Transplanted cornea in use for record 123 years
OSLO (Reuters Life!) - Bernt Aune's transplanted cornea has been in use for a record 123 years -- since before the Eiffel Tower was built.
"This is the oldest eye in Norway -- I don't know if it's the oldest in the world," Aune, an 80-year-old Norwegian and former ambulance driver, told Reuters by telephone on Thursday. "But my vision's not great any longer."
He had a cornea transplanted into his right eye in 1958 from the body of an elderly man who was born in June 1885. The operation was carried out at Namsos Hospital, mid-Norway.
"I wouldn't be surprised if this is the oldest living organ in the world," eye doctor Hasan Hasanain at Namsos hospital told the Norwegian daily Verdens Gang.
In the 1950s, doctors expected it to work for just five years, Hasanain said. Such cornea operations date back to the early 20th century and were among the first successful transplants.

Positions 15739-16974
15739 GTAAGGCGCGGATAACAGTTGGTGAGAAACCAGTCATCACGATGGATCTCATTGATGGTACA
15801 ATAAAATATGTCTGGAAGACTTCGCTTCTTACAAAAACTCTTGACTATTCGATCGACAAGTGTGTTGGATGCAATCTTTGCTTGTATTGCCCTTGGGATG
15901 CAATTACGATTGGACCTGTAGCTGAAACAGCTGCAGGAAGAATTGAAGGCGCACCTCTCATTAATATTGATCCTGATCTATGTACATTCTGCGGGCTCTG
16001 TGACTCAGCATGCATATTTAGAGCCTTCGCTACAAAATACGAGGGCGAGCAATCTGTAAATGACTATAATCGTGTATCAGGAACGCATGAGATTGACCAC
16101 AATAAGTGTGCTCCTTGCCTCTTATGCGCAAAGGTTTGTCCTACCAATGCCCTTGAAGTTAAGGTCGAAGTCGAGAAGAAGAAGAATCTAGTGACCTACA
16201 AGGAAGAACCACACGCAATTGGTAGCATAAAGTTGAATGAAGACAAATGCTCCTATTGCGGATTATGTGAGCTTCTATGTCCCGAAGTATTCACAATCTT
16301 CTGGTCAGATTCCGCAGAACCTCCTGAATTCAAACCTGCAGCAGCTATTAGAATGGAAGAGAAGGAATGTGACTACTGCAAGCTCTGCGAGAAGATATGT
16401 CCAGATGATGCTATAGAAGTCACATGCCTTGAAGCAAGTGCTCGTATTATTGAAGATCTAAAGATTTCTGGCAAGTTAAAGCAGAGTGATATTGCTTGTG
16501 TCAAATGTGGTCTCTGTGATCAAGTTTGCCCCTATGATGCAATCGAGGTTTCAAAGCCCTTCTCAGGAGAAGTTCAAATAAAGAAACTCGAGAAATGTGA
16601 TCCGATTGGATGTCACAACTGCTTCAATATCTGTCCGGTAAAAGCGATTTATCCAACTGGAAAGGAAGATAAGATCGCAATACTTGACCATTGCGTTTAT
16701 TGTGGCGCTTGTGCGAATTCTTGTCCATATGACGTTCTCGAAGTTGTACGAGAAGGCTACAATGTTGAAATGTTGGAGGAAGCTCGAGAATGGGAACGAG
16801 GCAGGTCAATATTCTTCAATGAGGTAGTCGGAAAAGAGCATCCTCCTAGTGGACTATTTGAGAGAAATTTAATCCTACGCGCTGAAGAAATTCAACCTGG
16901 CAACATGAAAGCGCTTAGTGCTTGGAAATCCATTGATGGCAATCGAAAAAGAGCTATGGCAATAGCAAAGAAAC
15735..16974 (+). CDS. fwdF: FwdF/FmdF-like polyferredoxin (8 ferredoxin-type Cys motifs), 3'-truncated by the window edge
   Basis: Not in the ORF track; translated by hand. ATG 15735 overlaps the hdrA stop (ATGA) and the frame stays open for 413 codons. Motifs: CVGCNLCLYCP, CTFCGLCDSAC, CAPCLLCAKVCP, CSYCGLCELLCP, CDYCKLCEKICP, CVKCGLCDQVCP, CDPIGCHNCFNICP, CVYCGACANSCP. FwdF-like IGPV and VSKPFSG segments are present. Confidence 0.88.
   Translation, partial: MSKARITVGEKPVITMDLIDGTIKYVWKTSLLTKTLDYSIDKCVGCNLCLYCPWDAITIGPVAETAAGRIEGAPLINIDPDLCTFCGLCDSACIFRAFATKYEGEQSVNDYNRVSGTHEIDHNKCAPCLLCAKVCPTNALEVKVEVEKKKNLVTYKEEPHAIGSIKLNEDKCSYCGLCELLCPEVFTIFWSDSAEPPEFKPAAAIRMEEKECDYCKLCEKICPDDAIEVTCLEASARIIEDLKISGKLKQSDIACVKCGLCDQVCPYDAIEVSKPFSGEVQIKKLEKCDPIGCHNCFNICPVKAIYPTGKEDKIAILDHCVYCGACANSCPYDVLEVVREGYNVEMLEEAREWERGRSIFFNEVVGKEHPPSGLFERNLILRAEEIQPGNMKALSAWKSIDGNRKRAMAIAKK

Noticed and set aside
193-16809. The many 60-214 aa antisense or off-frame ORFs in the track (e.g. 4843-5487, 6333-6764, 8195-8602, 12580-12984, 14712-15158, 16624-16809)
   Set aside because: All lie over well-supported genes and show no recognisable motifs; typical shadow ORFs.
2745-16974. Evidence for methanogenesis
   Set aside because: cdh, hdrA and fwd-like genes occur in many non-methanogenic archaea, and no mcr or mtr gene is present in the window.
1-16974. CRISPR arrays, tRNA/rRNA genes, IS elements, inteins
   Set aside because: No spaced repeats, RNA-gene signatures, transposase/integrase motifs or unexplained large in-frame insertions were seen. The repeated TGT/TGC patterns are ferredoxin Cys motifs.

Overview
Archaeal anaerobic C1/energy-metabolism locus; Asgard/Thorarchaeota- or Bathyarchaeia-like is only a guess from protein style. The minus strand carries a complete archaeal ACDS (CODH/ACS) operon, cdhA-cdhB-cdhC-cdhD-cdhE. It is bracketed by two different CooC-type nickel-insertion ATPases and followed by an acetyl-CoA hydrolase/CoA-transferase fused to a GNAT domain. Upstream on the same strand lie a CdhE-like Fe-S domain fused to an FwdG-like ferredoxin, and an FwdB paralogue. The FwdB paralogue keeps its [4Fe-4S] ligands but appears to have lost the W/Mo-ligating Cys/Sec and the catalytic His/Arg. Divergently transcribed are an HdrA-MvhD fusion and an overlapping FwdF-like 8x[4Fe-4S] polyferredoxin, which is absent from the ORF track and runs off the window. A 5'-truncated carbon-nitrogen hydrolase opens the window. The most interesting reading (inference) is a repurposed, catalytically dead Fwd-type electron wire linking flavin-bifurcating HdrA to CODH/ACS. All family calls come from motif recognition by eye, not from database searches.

"It wasn't unusual to use corneas from elderly people who had died," Aune said.
The oldest person who had documents to prove it was France's Jeanne Calment, who was 122 old when she died in 1997, according to the Guinness Book of Records.
The Eiffel Tower was built from 1887 to 1889. U.S. inventor Thomas Edison patented a film camera for motion pictures in 1888.
(Editing by Paul Casciato)
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